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Priorities: Wages, class size, reading skills

School Board candidate/Donald Ludwig
Tuesday, March 22, 2005 | 12:00 a.m. CST; updated 5:05 a.m. CDT, Friday, July 18, 2008

Strolling through the supermarket is a task some people find to be a burden, but Donald Ludwig enjoys his everyday trips to the market.

Ludwig, who is running for his second term on the school board, goes to the market each day to purchase all the ingredients to prepare dinner for his family — a chore he gladly takes on in his retirement.

Along with cooking, Ludwig has enjoyed volunteering at the Ronald McDonald House of Mid-Missouri, reading to first- and second-graders at their schools and providing free business consultations.

“Don is very much committed to excellence in our schools and our community,” said Jeri Doty, chief planning officer for University of Missouri Health Care and a Ludwig supporter.

She said Ludwig is active in the community and is a family- oriented man.

One of Ludwig’s campaign priorities is the creation of an early-childhood education program in the district. “Children who cannot read at their grade level by the third grade will be less prepared to read to learn as they progress through upper grades,” Ludwig said. “This will impact their ability to achieve in our schools.”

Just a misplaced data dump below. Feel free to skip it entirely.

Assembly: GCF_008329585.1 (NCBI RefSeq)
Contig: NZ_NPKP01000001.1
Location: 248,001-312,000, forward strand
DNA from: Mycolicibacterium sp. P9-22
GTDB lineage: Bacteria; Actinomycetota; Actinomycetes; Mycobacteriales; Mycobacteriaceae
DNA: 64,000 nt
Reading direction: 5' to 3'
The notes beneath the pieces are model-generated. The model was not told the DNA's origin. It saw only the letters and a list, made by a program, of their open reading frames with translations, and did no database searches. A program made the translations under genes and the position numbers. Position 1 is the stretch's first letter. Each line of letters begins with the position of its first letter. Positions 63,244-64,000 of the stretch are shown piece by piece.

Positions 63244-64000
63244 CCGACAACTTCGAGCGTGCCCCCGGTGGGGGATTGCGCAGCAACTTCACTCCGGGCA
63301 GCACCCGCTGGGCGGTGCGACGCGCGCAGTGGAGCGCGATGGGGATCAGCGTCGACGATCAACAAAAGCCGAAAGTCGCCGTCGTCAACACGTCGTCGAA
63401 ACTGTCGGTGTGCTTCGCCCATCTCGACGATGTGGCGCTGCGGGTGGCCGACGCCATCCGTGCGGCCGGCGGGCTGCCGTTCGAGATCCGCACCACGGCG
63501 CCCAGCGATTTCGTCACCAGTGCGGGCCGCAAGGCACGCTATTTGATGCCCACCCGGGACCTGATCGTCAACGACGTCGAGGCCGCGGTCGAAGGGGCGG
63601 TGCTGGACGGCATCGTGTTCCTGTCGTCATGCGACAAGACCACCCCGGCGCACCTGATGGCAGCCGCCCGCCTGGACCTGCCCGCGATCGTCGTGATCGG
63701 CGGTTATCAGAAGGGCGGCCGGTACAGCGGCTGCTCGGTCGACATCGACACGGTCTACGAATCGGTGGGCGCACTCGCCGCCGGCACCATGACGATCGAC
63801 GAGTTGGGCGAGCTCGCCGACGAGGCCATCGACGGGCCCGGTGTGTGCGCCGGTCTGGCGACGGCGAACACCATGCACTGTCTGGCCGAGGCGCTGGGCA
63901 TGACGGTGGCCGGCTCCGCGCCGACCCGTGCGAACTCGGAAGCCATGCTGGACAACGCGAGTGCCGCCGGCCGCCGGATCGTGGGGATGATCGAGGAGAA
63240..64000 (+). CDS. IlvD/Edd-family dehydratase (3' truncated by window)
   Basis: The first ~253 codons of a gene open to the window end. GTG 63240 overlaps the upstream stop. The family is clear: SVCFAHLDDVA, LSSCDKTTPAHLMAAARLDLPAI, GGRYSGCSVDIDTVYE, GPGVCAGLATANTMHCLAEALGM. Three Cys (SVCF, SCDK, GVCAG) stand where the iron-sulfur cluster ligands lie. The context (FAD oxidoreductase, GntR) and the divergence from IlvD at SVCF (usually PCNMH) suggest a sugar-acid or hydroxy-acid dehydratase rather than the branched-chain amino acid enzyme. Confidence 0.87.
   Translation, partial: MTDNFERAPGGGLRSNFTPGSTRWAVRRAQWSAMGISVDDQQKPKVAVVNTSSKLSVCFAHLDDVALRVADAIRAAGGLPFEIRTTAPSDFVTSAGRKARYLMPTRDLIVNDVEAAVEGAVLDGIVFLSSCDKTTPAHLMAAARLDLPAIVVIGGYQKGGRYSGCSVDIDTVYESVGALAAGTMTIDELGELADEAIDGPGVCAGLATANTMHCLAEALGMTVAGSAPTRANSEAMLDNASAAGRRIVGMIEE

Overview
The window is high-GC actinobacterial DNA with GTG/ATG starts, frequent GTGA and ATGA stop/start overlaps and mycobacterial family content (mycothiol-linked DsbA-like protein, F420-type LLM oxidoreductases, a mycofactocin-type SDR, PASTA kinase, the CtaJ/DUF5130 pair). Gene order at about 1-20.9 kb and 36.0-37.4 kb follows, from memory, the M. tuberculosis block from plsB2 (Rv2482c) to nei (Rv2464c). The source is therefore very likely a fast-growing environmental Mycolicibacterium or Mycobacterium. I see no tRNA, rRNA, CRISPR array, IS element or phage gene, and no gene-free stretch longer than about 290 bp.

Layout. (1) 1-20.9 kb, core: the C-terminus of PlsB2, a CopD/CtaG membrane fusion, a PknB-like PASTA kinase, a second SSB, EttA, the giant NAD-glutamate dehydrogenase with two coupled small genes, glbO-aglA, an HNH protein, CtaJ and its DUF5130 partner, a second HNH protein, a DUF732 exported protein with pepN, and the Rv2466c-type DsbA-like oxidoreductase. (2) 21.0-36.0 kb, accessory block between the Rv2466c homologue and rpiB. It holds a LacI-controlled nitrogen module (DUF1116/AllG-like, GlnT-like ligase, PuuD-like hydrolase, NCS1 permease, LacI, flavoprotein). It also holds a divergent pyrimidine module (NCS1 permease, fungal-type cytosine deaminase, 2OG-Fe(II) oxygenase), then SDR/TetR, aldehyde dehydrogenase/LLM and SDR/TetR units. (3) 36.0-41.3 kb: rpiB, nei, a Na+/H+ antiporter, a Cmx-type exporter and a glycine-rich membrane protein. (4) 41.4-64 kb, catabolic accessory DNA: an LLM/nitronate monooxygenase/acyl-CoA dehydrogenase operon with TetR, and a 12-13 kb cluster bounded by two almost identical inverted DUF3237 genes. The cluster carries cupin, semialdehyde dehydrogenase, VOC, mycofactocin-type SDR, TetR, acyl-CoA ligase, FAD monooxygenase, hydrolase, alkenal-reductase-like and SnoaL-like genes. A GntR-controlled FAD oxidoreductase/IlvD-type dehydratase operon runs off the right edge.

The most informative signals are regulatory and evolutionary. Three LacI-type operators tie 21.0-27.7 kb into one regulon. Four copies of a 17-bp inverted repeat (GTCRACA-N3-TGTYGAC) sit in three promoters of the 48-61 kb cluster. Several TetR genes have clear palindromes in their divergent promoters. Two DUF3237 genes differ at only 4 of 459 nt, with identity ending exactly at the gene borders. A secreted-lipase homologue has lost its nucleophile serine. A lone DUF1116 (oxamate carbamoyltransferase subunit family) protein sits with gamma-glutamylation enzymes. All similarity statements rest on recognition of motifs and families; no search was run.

Through the creation of an early-childhood education program, Ludwig said, children would be prepared for school success when they enter kindergarten.

“We have found that in many cases, there is not enough time between the start of kindergarten and third grade to increase the reading skills in many of these children up to the third-grade level of reading,” Ludwig said.

Ludwig said this program would be a cost trade-off from tutoring and other remediation methods needed for children struggling with reading, by spending the money earlier.

Ludwig’s other priorities include smaller class sizes, after-school tutoring programs and competitive salaries for teachers.

“One thing that is always a struggle is teachers’ salaries and we want to be competitive,” Ludwig said, though he recognizes funding is a key component to these goals. “We want to hire the best teachers.”

Smaller class sizes and after-school tutoring programs would help close the achievement gap between subgroups within the district, Ludwig said.

The achievement gap has become a focus of the board since the No Child Left Behind Act was enacted in 2002.

The district has three goals to comply with No Child Left Behind: increase student achievement, eliminate achievement disparities and maximize resource efficiency.

If elected, Ludwig said he plans to implement policy to help the board reach its goals.

Since moving to Columbia in 1992, Ludwig has been an active member of the community, from serving on the PTA at several Columbia schools to volunteering throughout the community.

Doty said if Ludwig were re-elected, he would be a voice for excellence and innovation in Columbia’s schools.


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